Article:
Enhance Your Workshop With a Simple DIY Router Table

If you’re into some serious woodworking, then you’ll want a wood router and if things get really serious a router table is something which is pretty much a must-have. The commercial models are often prohibitively expensive, however, and you can build something which will do just fine.

And why not? You likely picked up a router to get some work done, so put in a little bit more time and make your own table.

We’ll show you a way to get one together in a single afternoon, it’s bare bones but it might be your first step into serious woodworking.

Victoria, Homethods Author


1.) What You’ll Need

You’ll need some tools to make the table, of course, but if you’ve got the beginnings of a woodworking shop already you’ll be able to set this one up quickly enough you can use it before the weekend is over.

You’re going to need the following:

  • A Wood Router
  • Scrap MDF or Plywood
  • Screws
  • A Drill
  • Hole Saw Bits
  • Scroll Saw
  • Wood Glue

Get everything together.

If you don’t have a router yet, keep in mind that this table is most usable for trim routers or medium-sized routers. If you’re going heavier you’re going to have to do some extra reinforcement.

2.) Preparing the Table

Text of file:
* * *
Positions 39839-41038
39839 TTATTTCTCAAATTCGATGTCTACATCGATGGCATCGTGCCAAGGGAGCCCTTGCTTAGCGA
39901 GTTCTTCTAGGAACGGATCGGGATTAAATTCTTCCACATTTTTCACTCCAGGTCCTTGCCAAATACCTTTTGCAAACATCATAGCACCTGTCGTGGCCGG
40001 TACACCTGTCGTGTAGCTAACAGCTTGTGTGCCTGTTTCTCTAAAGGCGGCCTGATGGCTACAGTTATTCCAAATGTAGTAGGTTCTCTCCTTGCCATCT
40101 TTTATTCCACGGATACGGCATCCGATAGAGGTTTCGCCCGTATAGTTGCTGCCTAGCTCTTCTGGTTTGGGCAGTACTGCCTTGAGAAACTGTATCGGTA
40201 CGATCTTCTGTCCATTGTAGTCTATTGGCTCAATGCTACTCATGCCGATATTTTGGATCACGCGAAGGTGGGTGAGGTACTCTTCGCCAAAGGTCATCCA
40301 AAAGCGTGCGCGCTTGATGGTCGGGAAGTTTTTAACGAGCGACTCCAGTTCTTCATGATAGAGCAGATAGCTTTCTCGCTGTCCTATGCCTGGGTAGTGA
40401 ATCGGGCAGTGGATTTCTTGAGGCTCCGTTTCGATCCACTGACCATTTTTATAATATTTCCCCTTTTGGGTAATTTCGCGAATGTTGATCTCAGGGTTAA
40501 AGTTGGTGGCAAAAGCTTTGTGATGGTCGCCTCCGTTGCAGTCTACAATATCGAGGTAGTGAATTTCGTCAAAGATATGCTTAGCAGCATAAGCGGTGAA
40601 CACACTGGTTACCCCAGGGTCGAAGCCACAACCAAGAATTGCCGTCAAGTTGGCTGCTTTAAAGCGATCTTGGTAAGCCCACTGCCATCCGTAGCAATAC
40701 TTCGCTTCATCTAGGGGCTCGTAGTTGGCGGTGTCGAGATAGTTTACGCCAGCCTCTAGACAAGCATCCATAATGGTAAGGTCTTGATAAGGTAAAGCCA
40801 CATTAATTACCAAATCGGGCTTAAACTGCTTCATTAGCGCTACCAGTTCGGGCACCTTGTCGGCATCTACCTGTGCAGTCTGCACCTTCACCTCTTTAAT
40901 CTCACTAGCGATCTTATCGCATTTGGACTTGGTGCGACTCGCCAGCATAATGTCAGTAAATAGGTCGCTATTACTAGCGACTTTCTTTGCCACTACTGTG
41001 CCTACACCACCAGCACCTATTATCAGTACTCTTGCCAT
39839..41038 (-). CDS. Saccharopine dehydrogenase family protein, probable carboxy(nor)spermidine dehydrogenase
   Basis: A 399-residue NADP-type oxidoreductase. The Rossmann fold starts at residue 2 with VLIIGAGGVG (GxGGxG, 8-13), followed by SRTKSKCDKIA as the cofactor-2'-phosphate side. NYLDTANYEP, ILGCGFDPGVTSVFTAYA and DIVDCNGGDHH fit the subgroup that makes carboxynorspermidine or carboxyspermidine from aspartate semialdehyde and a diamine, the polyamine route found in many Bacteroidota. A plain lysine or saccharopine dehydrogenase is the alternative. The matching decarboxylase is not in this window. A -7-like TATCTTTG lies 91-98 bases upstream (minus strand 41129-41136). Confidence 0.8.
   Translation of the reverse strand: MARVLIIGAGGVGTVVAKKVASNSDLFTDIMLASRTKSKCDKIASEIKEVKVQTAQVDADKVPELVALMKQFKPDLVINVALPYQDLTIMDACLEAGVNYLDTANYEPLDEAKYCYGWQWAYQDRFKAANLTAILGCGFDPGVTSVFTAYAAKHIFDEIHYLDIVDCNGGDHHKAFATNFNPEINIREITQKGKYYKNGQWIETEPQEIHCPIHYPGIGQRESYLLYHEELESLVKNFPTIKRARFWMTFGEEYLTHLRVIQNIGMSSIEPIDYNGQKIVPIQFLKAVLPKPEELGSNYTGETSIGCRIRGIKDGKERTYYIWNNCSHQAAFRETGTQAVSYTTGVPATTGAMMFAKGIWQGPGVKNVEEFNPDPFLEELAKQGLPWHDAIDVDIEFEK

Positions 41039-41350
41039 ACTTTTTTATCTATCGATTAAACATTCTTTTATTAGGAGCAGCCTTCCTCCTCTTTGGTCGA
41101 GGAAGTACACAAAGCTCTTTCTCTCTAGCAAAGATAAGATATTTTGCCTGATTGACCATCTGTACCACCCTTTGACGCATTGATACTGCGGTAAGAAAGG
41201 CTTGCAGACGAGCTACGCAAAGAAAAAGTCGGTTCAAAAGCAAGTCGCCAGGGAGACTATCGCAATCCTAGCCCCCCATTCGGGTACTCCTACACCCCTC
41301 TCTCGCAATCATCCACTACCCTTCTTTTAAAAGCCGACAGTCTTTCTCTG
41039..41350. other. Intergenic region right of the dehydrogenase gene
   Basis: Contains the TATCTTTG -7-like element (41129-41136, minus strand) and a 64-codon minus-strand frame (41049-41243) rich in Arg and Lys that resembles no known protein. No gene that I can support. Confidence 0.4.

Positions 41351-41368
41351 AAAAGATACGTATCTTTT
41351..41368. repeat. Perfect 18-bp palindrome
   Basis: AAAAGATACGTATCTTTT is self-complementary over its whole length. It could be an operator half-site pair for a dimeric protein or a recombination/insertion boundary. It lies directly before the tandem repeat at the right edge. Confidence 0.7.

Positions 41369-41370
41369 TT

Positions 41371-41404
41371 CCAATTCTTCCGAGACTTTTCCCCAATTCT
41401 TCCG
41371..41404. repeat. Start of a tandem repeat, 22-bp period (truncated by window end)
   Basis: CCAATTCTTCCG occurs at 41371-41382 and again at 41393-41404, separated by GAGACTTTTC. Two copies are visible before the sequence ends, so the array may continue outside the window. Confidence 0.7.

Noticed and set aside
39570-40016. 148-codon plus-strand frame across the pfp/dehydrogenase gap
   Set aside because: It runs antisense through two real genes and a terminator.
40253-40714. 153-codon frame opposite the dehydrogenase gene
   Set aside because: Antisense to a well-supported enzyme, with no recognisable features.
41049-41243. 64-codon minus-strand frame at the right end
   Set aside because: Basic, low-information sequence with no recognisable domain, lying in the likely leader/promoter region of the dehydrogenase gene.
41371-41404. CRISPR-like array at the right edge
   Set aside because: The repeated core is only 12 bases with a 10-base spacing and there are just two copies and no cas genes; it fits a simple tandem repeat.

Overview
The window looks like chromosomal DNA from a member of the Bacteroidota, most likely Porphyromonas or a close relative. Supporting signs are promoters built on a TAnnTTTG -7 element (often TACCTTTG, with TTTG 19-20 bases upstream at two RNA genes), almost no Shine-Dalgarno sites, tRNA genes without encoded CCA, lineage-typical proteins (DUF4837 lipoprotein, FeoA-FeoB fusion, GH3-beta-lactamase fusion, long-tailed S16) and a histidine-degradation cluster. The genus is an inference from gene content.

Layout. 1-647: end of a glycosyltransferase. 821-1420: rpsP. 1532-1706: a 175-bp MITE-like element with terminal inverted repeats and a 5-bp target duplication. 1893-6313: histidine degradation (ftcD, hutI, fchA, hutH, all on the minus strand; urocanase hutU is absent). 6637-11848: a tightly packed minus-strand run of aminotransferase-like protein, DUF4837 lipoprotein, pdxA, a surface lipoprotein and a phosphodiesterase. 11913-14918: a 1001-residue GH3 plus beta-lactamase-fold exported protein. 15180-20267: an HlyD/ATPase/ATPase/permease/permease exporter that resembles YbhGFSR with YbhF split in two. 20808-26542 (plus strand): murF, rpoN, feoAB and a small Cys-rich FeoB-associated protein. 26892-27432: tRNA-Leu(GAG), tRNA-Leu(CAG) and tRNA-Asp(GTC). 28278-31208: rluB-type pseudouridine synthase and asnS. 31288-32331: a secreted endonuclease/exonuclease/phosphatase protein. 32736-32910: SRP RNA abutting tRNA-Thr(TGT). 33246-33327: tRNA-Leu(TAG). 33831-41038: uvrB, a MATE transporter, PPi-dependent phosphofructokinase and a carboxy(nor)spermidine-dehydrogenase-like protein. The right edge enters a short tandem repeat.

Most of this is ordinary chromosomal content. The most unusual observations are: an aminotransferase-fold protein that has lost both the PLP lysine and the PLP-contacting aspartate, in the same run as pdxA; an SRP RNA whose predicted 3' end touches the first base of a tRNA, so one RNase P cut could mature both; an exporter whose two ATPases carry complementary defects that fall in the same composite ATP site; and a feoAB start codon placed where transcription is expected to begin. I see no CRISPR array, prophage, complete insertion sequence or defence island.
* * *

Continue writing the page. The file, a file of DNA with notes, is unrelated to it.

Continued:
Either remove the bottom plate from your router or grab an extra one if you have one available. First you’ll need to cut a piece of board to the dimensions you want to work with, 24”x24” will be fine for most people.

Using a pencil, mark out the plate in the center of the board. Trace the whole thing, but be especially careful to mark out where the screws are. Depending on your router, there will be three or four screws you’ll need to sink.

It’s really best to use countersinking heads for this, but don’t worry too much about it if you don’t have any handy.


Drill the screw holes, and you should end up with a great place to stick your router. Next you’ll want to use a hole saw in order to cut out the middle.

You can screw the router on to this construction immediately. In fact, you should, to make sure everything fits cleanly.

3.) Make the Frame


You’ll need a frame to support your table, otherwise you’ll have to work in pretty sketchy conditions. It needs to be quite sturdy in order to support both the weight of the router and the possible stress of you pushing pieces along.

We’re going to cut some basic joinery in order to achieve a sturdy frame, then glue it together. If you’d like, you can also place a screw through the corners of the frame to have a little bit more insurance. The table you created should be a few inches longer and exact fit in width to allow it to sit flush with the top.

A scroll saw is probably your best bet here, but with a little bit of ingenuity there’s a wide range of tools which will allow you to pull this off.

You’re going to need two sets of frames, one for the top and the bottom of the box, so get them all cut then get to gluing. Use the glue generously, then clamp the frames and let them sit. If things get a bit gooey on the outside, just clean it off with a rag.